The PRONTO intervention has been described in detail elsewhere [19,20,21,22]. In brief, the PRONTO training is based on clinical cases, interactive exercises, and communication practices, using an interprofessional approach. The training has minimal didactic content; most teaching occurs through interactive team-building exercises, targeted skills sessions, highly realistic simulations of obstetric and neonatal emergencies, and video-guided debriefings immediately following each scenario. Childbirth and postpartum care simulations, both with and without complications, are conducted. Training sessions are led by a team of nurse midwives, nurses and physicians including at least one PRONTO master trainer and 3–4 local team members that have completed a PRONTO train-the-trainer course. Training occurs in a real work environment (trainees are mixed groups comprised of physicians, nurses and midwives), using resources that are usually available at medical units, providing a highly realistic environment. Simulations are conducted in the emergency area and in labor, delivery, operation, and recovery rooms. PartoPants™, which are hybrid birth simulators made by modifying recycled surgical scrubs, are worn by a participant who plays the role of the patient during an obstetric emergency. A Laerdal NeoNatalie© simulator is used to practice neonatal resuscitation. Participants assume roles according to their profession and work area, therefore rendering a more realistic training experience. The simulations are video recorded for subsequent feedback involving the whole group, which favors constructive learning and the detection and avoidance of potential mistakes .
The intervention comprises two modules: Module I (MI: 16 h, conducted over two consecutive days – 8 h each day) is focused on obstetric hemorrhage (OH), neonatal resuscitation (NR), team work, and communication skills. Module II (MII, 8 h, conducted over 1 day) is scheduled 3 months after MI and reinforces the topics in MI, as well as addressing preeclampsia/eclampsia (PE) and shoulder dystocia (ShD) . All training sessions were implemented from 9 AM to 5 PM during weekdays, even for afternoon, night and weekend shift workers.
The State Ministries of Health and Institutes for Women requested the training to be implemented in 14 Ministry of Health-run hospitals in the Mexican states of Guerrero, Morelos, Oaxaca, Puebla, Quintana Roo, and Veracruz, which provide care for mostly low socioeconomic level population without access to social security. Teaching coordinators or hospital directors were advised by the trainers to invite personnel from different disciplines who worked in childbirth and neonatal care or who were otherwise involved in obstetric emergency care, although each hospital had the final call on who was to attend. Most participants were obstetrician-gynecologists (OBGYN), pediatricians, general practitioners, interns, nurses, or professional midwives. An oral consent letter was read to the potential participants at the beginning of the training. All providers in attendance were offered the option to receive the training regardless of their willingness to participate in the before-after evaluation (and hence the study).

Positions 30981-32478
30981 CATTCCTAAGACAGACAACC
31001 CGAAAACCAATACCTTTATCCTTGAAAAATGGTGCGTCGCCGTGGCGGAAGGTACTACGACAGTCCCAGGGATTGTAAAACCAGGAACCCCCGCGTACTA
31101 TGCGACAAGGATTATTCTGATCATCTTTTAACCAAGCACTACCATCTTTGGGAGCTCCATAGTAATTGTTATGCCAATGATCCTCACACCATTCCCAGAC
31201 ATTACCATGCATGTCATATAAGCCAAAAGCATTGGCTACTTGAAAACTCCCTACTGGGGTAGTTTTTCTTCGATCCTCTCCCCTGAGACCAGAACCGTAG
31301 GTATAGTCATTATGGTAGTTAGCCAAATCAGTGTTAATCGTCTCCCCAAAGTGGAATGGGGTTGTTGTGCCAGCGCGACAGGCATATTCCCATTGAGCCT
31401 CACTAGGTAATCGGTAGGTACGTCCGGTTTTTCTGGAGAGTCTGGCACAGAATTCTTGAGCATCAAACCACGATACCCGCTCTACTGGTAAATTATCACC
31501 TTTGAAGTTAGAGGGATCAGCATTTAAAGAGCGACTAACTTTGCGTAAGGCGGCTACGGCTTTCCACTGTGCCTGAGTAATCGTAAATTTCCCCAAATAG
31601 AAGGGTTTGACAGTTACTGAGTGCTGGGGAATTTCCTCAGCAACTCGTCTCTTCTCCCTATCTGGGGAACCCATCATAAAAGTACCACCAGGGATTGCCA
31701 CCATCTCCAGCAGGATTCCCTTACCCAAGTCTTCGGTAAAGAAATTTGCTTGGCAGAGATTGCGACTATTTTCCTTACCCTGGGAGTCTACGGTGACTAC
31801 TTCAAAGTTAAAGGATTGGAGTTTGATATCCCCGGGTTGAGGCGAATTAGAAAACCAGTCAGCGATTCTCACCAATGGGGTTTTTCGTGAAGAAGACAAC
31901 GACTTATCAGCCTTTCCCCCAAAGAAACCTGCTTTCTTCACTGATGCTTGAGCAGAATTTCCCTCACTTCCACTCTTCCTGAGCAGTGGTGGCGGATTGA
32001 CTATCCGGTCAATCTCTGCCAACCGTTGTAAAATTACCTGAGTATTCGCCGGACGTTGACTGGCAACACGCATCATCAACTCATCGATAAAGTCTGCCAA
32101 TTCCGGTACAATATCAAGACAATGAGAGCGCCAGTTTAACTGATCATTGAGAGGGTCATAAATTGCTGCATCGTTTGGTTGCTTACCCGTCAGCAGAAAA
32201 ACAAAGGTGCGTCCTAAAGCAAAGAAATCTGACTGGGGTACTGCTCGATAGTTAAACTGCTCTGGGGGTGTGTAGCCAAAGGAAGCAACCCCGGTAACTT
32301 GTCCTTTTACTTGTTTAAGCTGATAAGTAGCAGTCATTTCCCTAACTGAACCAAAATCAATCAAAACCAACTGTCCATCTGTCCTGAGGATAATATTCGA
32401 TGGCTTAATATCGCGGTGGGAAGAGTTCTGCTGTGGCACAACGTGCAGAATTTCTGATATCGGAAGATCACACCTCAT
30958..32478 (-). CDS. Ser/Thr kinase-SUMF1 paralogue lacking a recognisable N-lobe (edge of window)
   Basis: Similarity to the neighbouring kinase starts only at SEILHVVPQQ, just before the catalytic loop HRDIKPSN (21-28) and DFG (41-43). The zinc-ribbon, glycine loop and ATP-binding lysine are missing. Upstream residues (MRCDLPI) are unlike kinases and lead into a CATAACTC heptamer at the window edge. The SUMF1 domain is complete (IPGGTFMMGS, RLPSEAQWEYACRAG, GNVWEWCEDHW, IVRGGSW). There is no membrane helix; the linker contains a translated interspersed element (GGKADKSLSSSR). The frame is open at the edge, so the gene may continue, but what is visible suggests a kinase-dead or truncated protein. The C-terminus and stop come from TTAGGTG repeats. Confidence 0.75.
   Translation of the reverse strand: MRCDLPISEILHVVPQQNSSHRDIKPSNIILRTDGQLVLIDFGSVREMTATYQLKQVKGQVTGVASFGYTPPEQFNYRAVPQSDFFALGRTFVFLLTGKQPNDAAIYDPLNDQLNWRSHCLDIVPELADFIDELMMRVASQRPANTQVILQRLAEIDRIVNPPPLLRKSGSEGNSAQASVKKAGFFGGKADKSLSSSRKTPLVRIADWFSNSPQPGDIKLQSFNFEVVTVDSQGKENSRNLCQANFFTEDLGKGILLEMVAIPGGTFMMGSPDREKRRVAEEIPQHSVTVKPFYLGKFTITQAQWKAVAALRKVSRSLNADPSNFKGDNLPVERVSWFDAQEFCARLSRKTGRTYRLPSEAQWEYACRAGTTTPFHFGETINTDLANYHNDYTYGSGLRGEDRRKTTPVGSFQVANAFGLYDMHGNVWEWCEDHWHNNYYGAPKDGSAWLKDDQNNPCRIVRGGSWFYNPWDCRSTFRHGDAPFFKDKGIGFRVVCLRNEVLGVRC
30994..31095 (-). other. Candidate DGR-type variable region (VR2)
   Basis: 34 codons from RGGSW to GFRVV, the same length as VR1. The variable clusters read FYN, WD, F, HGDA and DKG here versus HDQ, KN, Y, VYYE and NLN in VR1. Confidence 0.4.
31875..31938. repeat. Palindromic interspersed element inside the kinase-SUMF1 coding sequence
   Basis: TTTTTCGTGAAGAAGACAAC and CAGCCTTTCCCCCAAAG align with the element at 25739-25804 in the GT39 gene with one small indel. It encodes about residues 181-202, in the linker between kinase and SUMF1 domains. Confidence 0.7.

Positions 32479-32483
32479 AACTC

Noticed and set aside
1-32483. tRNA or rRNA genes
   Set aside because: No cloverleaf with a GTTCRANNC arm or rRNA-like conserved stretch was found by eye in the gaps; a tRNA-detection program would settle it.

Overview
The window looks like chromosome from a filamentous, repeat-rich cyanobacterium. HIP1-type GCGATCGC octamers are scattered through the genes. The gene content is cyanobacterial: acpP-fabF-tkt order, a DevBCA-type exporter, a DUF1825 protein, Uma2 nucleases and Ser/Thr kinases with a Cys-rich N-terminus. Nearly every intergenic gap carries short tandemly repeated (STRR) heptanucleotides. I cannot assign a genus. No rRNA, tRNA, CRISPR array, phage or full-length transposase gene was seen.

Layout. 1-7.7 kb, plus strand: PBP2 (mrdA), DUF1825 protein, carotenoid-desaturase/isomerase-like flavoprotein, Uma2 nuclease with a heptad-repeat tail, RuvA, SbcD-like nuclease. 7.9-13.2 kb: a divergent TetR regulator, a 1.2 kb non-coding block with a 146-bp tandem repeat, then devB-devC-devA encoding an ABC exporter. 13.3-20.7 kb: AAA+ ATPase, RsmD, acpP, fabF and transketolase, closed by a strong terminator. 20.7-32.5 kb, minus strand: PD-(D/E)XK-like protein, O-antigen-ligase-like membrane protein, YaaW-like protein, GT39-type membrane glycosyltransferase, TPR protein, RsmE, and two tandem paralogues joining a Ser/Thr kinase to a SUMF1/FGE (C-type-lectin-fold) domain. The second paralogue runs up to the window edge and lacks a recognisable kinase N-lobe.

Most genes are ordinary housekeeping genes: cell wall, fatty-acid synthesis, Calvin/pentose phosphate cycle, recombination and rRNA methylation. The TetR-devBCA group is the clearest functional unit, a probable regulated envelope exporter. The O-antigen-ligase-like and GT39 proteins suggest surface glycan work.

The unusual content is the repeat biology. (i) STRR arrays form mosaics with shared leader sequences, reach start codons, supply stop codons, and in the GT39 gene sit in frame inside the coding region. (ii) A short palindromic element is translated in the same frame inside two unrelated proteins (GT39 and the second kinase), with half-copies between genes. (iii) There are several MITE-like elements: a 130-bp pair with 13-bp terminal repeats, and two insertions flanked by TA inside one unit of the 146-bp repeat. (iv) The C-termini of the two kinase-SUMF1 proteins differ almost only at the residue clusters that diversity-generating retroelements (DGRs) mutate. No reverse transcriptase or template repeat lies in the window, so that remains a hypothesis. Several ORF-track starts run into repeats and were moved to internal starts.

Sample size. A total of 351 participants gave consent to participating in the study and completed pre and post questionnaires, while 55 persons only completed pre-questionnaires and were excluded. According to data from our study, assuming a before-after correlation of 0.56 a pre-treatment mean of 50 and a common standard deviation of 15 points, the minimum detectable effect size with the n = 351 sample size and a power of 80% was 2.1 percentage points in the case of knowledge. In the case of self-efficacy, assuming a before-after correlation 0.5, a pre-treatment mean of 80 and a standard deviation of 11 pre-test and 17 post-test, the minimum detectable effect size with a power of 80% was 2.24 percentage points.
Outcomes: Knowledge & Self-efficacy.
Participants completed pre- and post-training questionnaires immediately before and after each module, evaluating knowledge of evidence-based practices in identifying, preventing, and managing obstetric and neonatal emergencies as well as participant confidence in his/her own ability to perform key skills (self-efficacy). The questionnaires were a revised version of those used in the 2010 PRONTO pilot . The self-efficacy scales were based on the model developed by Bandura . Self-efficacy is defined as the sense of security each person experiences in relation to his/her ability to perform the necessary actions during emergencies. Following the standard methodology for measuring self-efficacy, individuals were presented with items portraying different levels of task demands, and they rated the strength of their belief in their ability to execute the needed procedures. In total, the evaluation instrument contained 26 knowledge questions and 27 questions on self-efficacy in five categories: neonatal resuscitation, obstetric hemorrhage, general obstetric emergency, shoulder dystocia, and preeclampsia/eclampsia.